As for other types of accounts, such as car loans, personal loans, student loans and mortgages, you should take some time to review these too. Determine how much you have outstanding in total and what your total monthly debt obligation is. By reviewing all your accounts, you’ll know where you stand in the event that you lose your income source or have other financial issues.
Keep Up with Payments
Credit history has the biggest impact on your credit score. For this reason, you should do your best to continue to make payments on time and in full, particularly if you’re concerned about your credit taking a hit due to COVID-19.
If making payments gets tough at any point in time, do your best to pay what you can and make minimum payments on credit cards. In general, a partial or minimum payment is better than no payment. The minimum payment will mitigate negative effects on your credit health but keep in mind that interest will still accumulate on unpaid debt.
Be in Communication with Your Creditors
If you anticipate that you’ll miss a payment, contact the lender before you actually miss the payment. Lenders will appreciate that you’re giving them notice and will be more likely to extend the due date, create a repayment plan and work with your circumstances.
In light of the COVID-19 pandemic, many lenders and service providers have announced that they will offer relief to consumers. There may be additional options offered by your creditors as a result, but you won’t know unless you contact them – communication won’t hurt!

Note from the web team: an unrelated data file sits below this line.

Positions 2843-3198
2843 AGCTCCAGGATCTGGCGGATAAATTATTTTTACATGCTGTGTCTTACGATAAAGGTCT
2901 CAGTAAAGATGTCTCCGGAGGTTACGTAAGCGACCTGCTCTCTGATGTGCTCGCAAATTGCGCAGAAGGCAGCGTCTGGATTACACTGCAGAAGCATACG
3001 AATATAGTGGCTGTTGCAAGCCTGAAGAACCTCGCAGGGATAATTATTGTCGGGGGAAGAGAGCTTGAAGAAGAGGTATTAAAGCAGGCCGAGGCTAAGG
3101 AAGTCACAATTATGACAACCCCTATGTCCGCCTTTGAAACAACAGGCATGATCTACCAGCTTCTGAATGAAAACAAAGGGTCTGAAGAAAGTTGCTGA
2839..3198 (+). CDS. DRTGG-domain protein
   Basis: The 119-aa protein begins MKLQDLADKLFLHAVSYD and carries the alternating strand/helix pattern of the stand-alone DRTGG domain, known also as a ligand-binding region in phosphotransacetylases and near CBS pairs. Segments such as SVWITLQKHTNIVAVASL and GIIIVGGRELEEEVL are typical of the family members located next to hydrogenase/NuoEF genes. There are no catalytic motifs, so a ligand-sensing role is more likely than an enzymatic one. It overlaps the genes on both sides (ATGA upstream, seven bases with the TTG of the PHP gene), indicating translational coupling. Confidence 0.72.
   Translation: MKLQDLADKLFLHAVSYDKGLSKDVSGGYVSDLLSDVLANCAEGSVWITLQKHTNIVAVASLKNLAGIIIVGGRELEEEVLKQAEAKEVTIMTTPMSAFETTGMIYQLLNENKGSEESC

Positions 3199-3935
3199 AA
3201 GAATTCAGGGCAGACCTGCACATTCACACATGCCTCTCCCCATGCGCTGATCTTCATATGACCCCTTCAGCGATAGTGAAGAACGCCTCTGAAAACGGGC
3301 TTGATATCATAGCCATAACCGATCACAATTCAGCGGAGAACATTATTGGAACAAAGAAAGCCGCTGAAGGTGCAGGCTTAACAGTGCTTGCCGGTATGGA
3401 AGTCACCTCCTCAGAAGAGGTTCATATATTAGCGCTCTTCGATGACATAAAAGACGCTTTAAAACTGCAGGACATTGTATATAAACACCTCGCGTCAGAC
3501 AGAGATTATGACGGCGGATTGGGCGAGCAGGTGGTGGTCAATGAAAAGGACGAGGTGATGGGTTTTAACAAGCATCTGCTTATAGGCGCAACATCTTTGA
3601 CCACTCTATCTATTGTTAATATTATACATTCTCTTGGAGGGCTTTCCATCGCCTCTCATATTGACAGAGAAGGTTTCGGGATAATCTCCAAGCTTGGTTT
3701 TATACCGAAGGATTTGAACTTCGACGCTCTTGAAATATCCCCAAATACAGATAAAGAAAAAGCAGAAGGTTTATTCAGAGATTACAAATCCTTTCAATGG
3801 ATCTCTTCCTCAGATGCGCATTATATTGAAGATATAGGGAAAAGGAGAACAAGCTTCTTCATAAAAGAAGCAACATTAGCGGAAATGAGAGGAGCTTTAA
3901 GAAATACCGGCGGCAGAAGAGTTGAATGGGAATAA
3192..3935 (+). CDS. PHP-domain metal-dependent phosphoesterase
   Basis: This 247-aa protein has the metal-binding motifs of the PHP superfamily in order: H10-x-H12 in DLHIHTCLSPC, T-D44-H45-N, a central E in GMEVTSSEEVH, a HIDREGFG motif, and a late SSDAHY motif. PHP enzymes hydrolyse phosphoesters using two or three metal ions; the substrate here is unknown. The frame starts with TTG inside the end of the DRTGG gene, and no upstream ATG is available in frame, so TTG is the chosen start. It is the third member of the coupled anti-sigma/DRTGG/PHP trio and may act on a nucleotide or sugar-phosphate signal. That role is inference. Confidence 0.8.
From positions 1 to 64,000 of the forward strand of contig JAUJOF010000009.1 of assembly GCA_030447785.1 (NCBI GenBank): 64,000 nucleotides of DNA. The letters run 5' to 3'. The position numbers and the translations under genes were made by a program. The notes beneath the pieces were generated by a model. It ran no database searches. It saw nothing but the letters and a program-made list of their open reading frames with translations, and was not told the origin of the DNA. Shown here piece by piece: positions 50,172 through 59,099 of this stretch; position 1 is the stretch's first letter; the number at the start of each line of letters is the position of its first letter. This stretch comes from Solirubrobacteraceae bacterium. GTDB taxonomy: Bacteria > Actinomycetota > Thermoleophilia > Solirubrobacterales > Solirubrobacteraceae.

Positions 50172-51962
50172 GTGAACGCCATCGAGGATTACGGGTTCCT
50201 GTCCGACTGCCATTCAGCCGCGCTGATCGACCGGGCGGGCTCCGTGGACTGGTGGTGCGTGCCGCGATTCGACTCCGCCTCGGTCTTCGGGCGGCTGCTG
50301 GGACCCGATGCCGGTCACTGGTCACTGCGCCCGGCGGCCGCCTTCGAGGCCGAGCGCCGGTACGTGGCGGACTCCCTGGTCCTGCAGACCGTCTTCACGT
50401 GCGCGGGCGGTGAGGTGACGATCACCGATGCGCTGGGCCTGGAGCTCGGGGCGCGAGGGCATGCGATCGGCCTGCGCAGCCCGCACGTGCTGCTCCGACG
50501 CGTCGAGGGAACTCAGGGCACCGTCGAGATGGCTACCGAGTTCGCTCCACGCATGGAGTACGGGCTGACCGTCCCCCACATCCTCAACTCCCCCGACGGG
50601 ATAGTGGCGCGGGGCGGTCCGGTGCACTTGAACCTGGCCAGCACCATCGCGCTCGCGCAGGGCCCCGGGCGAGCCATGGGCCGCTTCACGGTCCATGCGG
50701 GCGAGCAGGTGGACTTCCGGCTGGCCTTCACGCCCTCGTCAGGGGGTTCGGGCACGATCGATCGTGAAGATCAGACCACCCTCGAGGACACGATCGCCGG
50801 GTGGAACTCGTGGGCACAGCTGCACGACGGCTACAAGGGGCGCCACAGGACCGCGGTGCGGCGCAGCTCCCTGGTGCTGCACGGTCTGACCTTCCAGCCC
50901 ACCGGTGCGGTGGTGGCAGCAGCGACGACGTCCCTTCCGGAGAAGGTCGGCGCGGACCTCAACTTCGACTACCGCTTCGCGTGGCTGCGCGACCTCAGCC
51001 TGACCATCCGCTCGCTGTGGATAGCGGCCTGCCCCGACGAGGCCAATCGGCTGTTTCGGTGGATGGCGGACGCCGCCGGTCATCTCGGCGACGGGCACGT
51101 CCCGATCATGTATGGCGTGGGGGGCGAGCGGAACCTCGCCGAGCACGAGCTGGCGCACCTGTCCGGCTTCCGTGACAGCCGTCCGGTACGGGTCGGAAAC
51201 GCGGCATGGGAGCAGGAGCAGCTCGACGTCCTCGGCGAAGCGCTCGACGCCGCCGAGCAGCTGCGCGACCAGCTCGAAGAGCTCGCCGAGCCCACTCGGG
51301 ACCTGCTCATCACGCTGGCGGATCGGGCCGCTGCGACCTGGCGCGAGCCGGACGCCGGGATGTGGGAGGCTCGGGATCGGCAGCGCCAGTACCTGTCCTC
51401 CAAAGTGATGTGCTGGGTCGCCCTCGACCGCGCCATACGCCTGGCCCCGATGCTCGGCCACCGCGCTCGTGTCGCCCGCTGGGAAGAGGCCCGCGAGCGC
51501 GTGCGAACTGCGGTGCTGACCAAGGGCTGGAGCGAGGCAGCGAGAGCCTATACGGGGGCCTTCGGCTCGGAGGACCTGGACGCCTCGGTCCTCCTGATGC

Get it in Writing
As mentioned, many major banks in Canada have assembled together to provide offers that will help ease some of the financial burdens many Canadians are facing due to COVID-19. In particular, payment deferrals on mortgages and credit products are being offered. Problem is, according to an article by The Star, these deferrals may reduce your credit score because the bank’s “computer systems haven’t been adjusted to reflect the general availability of deferred-payment arrangements”. Meaning, the deferred payment you were promised by the bank, may be reported as a missed or late payment because the bank’s computer reporting system has yet to be properly adjusted.
As such, it is recommended you get the offer in writing that states your payments are deferred and not missed/late. This will ensure you have the proof needed to dispute any errors you may find on Equifax or Transunion. It is also recommended that you follow-up with your bank if you need any extra extension as they typically only give 1 or 2 deferrals at a time.
Will missing a credit card payment affect my credit score?
I lost my job because of COVID-19 will my credit score be affected?
The Bottom Line
Everyone is going through the same struggle with COVID-19. The way that the pandemic is interrupting our personal finances and lives may differ, but ultimately we’re all in the same boat. If you’re experiencing financial troubles, do your best to remain calm, communicate and stay transparent. By doing these things, you’ll be stepping in the right direction to improve your situation.